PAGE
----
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August 30, 2011

Building Blocks of Knowledge Acquisition

The girls’ language skills started to really blossom around 20 months. It was about that time that they started being able to fill in the blanks in simple songs and rhymes, including the ABCs. I could say, “A…B…C…[pause]” and they would shout out “D!

Over the next couple of months, they began singing their ABCs in earnest. They also learned their numbers to 10, and then to 15 (although they still often skip the number 13...despite any superstitious surrendering at our house).

My gut was to boast, “My girls know their ABCs! My girls can count to 10!” [because I was some kinda proud]. But something about saying that just didn’t quite sit right with me [beyond the fact that boastfulness is not always becoming]. :)

Yes, the girls could say their ABCs, but did they know what they were saying? They could recite their numbers, but I knew they weren’t counting.

Several months ago I read the book Einstein Never Used Flashcards. A big part of it talks about the process of knowledge acquisition. It’s just so fascinating to understand the building blocks…how children learn one skill set, and the next is built upon it.

One section of the book is devoted to numbers, and what skills precede a child being able to grasp more abstract concepts…from less versus more, to counting, to addition and subtraction.

At 2 ½, I can finally say that my girls can count. They now can recite their numbers to 20…but over the past week, Baby B counted four crayons, and Baby A counted five keys. It really felt like a major milestone!

One section of the book is devoted to language and reading skills. I found it so interesting that a major step is a child’s ability to realize that letters on a page tell us something…that combinations of letters form words, and the sequence of words communicates an idea.

I know our girls are there, as evidenced by the endless, “What this says?” questions at each and every turn.
And I finally feel comfortable saying they know their ABCs…they’re not just making sounds to the tune of a familiar song. They can identify their letters, and – although they sometimes need a little help – they can list a few words that start with each letter.

I don’t mean to suggest that I needed to have read that book to “teach” the girls, or that I’m “following” some lock-step approach. [The point of the book actually is to reinforce the importance of playing and reading and talking, citing that a “flash card approach” is not necessary.]

But reading the book has helped me to understand some of the milestones to look for…and appreciate. And the whole idea of the process of knowledge acquisition is pretty darn cool, if you ask me.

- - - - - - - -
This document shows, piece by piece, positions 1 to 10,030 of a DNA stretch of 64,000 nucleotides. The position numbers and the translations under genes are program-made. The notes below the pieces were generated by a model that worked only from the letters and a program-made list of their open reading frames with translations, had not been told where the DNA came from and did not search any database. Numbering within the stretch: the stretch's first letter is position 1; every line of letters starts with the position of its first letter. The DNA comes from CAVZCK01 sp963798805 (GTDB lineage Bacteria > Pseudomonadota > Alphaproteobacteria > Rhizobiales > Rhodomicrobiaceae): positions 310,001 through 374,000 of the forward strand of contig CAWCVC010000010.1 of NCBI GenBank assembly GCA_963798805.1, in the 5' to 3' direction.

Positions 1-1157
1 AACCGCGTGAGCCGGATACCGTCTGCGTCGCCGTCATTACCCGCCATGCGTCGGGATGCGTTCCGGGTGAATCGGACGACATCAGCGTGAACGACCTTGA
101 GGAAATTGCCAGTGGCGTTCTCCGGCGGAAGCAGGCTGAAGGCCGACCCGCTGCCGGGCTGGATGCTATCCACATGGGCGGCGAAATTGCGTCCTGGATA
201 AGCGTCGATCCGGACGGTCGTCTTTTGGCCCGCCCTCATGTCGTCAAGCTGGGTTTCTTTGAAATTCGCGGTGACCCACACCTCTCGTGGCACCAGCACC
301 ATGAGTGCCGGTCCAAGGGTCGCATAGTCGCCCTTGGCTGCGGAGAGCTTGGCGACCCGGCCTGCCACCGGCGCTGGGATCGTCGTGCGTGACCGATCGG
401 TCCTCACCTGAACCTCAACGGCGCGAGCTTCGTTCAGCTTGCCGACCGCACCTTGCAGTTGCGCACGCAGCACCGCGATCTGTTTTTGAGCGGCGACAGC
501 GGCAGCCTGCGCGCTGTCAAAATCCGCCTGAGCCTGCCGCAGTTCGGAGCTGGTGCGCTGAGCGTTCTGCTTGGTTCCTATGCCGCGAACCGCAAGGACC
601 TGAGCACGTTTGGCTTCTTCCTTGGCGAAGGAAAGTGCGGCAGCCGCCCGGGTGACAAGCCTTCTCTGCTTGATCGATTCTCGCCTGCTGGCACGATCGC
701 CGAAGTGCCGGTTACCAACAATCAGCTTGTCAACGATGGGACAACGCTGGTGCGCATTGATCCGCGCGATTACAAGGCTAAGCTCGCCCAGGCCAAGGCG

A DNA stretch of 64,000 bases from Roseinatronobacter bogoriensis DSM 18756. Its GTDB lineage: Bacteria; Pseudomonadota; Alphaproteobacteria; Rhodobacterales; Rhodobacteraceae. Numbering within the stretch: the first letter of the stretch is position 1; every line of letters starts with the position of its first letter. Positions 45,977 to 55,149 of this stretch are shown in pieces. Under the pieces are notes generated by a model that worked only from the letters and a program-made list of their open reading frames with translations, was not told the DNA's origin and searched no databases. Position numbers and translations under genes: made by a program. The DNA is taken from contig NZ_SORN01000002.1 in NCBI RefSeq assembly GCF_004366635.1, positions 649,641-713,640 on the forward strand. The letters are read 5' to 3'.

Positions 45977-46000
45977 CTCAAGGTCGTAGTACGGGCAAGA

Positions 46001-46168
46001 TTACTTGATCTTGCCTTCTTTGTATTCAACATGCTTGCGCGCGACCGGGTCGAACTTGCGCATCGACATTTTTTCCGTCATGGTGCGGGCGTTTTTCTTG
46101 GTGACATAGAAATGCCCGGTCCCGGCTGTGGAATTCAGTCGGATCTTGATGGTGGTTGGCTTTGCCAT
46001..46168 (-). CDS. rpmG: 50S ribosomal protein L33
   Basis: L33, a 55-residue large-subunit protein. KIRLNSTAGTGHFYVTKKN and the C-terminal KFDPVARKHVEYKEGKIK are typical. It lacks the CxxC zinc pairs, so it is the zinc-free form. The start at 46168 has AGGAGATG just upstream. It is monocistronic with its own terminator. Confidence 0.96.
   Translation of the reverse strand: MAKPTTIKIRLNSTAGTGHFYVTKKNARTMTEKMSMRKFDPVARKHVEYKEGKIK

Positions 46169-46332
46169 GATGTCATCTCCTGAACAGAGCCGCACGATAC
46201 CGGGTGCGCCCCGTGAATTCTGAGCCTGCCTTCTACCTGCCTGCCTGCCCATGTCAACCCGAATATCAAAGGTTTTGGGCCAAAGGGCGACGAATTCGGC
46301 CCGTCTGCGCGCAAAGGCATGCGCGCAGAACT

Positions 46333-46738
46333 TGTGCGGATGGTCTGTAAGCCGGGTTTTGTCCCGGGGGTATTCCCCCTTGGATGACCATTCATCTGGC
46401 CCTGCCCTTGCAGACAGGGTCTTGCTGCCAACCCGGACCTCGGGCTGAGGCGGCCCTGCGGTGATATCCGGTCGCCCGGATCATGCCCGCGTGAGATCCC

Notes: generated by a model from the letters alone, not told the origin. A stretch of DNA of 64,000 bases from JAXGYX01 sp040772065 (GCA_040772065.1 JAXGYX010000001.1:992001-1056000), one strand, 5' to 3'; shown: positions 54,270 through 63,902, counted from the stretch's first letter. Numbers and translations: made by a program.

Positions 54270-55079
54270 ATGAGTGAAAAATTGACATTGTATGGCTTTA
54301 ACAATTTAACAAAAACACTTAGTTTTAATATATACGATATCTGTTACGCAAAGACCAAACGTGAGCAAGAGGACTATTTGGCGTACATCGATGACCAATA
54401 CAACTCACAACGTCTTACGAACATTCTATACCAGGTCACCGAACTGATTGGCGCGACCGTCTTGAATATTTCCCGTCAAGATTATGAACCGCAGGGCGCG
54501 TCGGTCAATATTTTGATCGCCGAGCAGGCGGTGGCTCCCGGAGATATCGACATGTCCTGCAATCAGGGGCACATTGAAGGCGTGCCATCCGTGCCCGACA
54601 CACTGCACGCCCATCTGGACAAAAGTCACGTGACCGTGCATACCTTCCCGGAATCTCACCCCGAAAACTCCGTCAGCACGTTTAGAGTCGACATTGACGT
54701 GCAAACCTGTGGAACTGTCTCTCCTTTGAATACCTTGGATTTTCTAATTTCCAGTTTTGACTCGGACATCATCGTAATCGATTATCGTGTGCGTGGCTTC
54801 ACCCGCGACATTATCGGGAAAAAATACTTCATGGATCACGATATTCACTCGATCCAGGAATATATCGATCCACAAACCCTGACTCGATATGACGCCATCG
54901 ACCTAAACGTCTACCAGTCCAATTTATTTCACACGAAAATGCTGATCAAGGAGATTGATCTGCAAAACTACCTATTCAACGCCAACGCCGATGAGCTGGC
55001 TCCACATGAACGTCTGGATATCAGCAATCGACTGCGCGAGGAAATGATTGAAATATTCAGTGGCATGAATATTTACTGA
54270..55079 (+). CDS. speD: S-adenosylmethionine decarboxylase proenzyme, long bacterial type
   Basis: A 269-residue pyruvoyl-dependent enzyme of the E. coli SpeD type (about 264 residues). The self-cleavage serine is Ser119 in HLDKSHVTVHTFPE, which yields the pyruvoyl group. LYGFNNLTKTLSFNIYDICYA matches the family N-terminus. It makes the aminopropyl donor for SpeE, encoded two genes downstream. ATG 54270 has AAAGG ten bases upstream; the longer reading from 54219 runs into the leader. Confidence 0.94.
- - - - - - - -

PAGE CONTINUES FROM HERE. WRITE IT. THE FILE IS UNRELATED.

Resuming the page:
7 comments:

Carrie said...

And this is exactly why early childhood education is so important! As a former high school math teacher, I saw many children who hadn't developed the basic skills in mathematics and struggled so much to just pass their courses. It's so hard to actually learn something if you don't have the basics; and it's so hard to catch up if you start off behind. I think maybe all our legislators should read this book before making their decisions on educating our kids.

Isn't it so fun when you can see that the girls actually "get" what they are talking about and not just copying you? I'm especially amazed at the crazy grammatically correct sentences that come out of their mouths!

Marcia (123 blog) said...

Still... your girls are VERY clever!

I have magnetic letters and we play with them on the fridge. They know a lot more than I thought but the definites are K, C, D, M and Q/W (Connor loves those two :))

Twinside Out said...

I'm going to have to get this book! I know very little about how babies/toddlers learn, and I am excited to read about it.

And it sounds to me like your girls are pretty darn smart! ;-)

Andrea said...

Very cool lady!!! You have every right to be proud!! I personally think your girls are pretty outstanding!!

Barbara Manatee said...

Yes, you can boast about your lil smarty pants cuties!! :-) That's what Mamas get to do! :-)

Jacob and Sarah were trying to tell Adam that he couldn't go to Kindergarten yet because he didn't know this and that....but I told them, in all honesty, I'm pretty sure he knows more than they did at this age b/c he picks up so much from them!

reanbean said...

I remember you mentioning that book. I think I'd find it very interesting too. I'd just need to find the time to sit down and read it. :o)

Being teachers, it's really hard for T and I to resist the opportunity to "teach" our kids something. Similarly, it's sometimes hard for me to see one kid "getting it" when another one is not even close. But I've been really trying to keep myself in the background of their learning (to a certain degree). I want them to explore and learn as much as they can on their own- one of the reasons we chose the preschool that we did.

But it is hard not to be proud of their letter name/symbol knowledge and their abilities to count groups of objects (though mine constantly skip 16!). No boasting, though. :o)

Rebecca @ Unexplained X2 said...

I think I'm going to get that book...I know a lot about the higher education, but little about early childhood. This is going to help.

When we were on our way to preschool orientations, I panicked b/c I thought the Crazies didn't know anything. So, I asked them to sing me the alphabet...wouldn't you know? They did it! I didn't even know they could...we don't spend very much time on it, but I'm going to get better at that. The love counting, but always skip "7." Weird, right?